Lysine is one of the most easily modified amino acid groups, with modifications including methylation, ubiquitination, phosphorylation, acetylation, glycosylation, and propionylation, which often play important roles in functional regulation. In 2010 the University of Chicago team reported for the first time the post-translational modification of lysine succinylation, a novel protein. Four succinyl-lysine candidate peptides from three proteins (isocitrate dehydrogenase, serine hydroxymethyltransferase, and glyceraldehyde-3-phosphate dehydrogenase A (GAPDH)) were identified, and the corresponding synthetic peptides were validated by western blot analysis, in vivo isotopic succinate labeling, MS/MS, and HPLC elution, demonstrating that the identified succinyl-lysine peptide fragments were derived from in vivo proteins. This modification can respond to different physiological environments and is evolutionarily conserved. Sixty-nine succinyl-lysine sites were identified among 14 E. coli proteins by affinity purification with an anti-succinyl-lysine antibody. The results suggest that lysine succinylation is a naturally occurring lysine modification.
Cellular metabolism provides energy and materials for all life processes. An important feature of tumor cells is their heavy reliance on glycolysis to produce large amounts of lactic acid, known as the "Warburg effect", a phenomenon that was first proposed by the German scientist Otto Warburg in 1924. Warburg effect not only exists in tumors, but also widely exists in immune cell activation, cell reprogramming and other processes.
On October 24, 2019, Professor Yingming Zhao's group at the University of Chicago (Co-I as Di Zhang and Zhanyun Tang) published a study in Nature, reporting for the first time that lactate functions as a post-translational modification of histones that plays a role in the regulation of gene transcription. This discovery is the latest breakthrough in the field, which not only helps people gain a new understanding of the function of lactate, but also prompts medical biologists to re-examine the "Wahlberg effect", a classic mechanism in tumor research. Using mass spectrometry, liquid chromatography, isotope labeling, and immunology, the researchers have identified and validated the widespread presence of lactate modifications on histone lysine in human and mouse cells.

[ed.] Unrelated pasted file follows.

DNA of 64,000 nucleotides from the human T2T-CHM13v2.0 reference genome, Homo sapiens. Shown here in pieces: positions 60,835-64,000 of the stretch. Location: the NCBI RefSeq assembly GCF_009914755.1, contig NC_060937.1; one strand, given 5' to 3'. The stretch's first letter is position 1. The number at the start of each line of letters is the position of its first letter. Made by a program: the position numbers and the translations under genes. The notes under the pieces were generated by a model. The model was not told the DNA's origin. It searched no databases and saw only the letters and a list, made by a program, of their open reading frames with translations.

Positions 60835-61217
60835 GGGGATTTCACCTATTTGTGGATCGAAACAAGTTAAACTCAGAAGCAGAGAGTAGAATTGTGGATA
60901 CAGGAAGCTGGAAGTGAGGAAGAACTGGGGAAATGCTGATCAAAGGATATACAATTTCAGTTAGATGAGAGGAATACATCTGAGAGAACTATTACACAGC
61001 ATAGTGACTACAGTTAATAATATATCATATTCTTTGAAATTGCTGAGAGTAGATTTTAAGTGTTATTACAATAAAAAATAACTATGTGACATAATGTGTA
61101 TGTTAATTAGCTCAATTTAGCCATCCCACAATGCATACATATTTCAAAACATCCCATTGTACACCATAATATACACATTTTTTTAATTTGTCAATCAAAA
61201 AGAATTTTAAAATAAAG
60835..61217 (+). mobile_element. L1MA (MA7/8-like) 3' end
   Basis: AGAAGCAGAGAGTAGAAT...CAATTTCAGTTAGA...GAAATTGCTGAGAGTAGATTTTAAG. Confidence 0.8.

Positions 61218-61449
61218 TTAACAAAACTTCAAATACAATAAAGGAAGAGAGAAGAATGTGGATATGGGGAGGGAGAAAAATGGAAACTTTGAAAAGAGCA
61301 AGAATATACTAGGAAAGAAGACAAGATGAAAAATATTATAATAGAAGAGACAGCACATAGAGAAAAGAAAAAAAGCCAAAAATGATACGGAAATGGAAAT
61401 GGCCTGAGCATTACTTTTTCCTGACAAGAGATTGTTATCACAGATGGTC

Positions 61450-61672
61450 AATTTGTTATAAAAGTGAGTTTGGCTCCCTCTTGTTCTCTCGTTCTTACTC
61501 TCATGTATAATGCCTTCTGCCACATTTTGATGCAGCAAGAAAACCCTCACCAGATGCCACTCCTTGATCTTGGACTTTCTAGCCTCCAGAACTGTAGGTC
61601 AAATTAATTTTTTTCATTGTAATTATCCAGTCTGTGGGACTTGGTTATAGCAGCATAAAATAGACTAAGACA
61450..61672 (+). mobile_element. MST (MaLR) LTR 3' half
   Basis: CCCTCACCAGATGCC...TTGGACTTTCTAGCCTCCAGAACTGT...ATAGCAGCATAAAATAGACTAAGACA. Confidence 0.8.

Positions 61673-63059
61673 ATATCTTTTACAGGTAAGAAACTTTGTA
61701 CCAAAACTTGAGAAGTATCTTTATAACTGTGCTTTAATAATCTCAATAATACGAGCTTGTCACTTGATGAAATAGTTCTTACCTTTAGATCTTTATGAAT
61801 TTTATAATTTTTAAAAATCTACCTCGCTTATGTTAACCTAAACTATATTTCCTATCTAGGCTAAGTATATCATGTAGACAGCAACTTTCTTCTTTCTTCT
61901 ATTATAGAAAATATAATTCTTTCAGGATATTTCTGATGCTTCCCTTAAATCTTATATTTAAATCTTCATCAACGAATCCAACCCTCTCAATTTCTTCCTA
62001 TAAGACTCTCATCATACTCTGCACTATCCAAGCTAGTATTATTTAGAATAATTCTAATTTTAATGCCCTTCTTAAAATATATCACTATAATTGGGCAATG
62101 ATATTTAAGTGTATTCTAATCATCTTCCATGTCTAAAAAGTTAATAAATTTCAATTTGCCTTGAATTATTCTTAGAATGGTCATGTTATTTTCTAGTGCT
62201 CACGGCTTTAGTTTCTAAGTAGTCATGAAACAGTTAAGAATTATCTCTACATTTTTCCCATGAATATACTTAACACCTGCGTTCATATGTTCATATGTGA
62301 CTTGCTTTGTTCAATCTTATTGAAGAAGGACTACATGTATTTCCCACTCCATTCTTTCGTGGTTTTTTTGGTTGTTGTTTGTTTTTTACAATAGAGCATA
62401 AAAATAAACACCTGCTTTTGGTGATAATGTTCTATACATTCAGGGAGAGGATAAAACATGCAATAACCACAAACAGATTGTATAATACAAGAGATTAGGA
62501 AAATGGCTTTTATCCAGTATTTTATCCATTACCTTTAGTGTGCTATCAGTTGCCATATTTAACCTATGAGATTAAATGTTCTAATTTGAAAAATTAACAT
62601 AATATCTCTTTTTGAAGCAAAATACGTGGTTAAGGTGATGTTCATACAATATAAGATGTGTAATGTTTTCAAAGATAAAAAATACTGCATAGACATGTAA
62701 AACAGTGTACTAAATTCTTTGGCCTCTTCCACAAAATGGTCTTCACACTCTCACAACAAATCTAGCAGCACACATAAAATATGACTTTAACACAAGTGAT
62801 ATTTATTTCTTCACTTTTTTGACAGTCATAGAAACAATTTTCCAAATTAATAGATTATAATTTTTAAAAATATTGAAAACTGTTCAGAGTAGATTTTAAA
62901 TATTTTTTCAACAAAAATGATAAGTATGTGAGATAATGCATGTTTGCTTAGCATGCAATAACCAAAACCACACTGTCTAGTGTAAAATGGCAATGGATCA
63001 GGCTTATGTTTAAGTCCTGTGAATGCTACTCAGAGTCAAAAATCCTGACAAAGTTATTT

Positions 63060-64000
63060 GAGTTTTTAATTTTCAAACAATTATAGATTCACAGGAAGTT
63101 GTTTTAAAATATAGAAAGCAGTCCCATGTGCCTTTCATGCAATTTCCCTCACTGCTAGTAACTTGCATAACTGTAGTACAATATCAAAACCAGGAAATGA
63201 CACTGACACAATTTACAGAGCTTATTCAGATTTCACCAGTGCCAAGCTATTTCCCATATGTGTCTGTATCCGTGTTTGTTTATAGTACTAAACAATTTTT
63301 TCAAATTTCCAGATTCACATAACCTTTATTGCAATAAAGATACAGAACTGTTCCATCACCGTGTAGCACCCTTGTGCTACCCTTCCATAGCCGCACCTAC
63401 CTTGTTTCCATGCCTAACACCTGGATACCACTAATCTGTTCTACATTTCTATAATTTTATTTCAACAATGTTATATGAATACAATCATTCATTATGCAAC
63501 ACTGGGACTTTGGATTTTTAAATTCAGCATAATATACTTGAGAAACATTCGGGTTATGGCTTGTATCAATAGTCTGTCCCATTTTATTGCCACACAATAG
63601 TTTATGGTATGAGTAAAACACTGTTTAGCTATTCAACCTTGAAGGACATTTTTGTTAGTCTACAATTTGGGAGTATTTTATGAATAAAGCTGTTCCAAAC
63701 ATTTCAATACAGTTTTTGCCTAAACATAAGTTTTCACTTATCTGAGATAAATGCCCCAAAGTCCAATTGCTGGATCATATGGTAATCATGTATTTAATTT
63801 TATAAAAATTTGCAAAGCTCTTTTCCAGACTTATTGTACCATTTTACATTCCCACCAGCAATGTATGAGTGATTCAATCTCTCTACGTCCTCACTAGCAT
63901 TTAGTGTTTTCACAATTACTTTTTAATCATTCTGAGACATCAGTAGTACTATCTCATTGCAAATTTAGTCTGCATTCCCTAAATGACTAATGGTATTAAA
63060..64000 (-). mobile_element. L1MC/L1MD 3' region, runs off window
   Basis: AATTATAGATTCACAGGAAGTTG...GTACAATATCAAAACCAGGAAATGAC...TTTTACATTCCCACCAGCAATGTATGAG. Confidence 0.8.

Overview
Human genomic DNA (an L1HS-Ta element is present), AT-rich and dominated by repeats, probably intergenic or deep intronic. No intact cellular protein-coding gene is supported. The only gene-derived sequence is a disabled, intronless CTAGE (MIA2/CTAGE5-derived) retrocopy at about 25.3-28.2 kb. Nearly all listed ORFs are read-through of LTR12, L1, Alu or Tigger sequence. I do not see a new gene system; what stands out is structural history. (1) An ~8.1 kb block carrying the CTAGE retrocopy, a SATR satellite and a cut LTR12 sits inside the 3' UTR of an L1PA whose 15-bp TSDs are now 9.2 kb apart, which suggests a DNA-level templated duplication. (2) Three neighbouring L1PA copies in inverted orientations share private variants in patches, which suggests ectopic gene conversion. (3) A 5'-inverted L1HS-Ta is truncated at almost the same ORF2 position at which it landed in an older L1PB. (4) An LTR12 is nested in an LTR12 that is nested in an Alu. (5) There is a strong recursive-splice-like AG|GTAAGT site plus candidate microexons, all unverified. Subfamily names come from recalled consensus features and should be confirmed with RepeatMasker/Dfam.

AtaGenix offers a wide range of antibody preparation services for all types of modifications, including phosphorylation, methylation, acetylation, succinylation, lactonation, and glycosylation, etc.
1. Free antigen design: Customers only offer antigen protein sequence and modification sites.
2. Stable Peptide Synthesis technology: phosphorylation, methylation, acetylation, glycosylation, succinylation, and lactylation.
3. Reliable antibody purification technology: two rounds of affinity purification for modified and unmodified peptides.
4. Multiple antibodies/monoclonal antibodies can be freely selected.
Modified Polyclonal Preparation
Peptide Synthesis & Coupling
Small samples of unpurified antisera
Purified antibodies 3-5 mg
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Modified Monoclonal Preparation
Peptide Synthesis & Coupling
Antibody production & QC
Monoclonal antibody 2 mg
Monoclonal cell line (1-3 lines)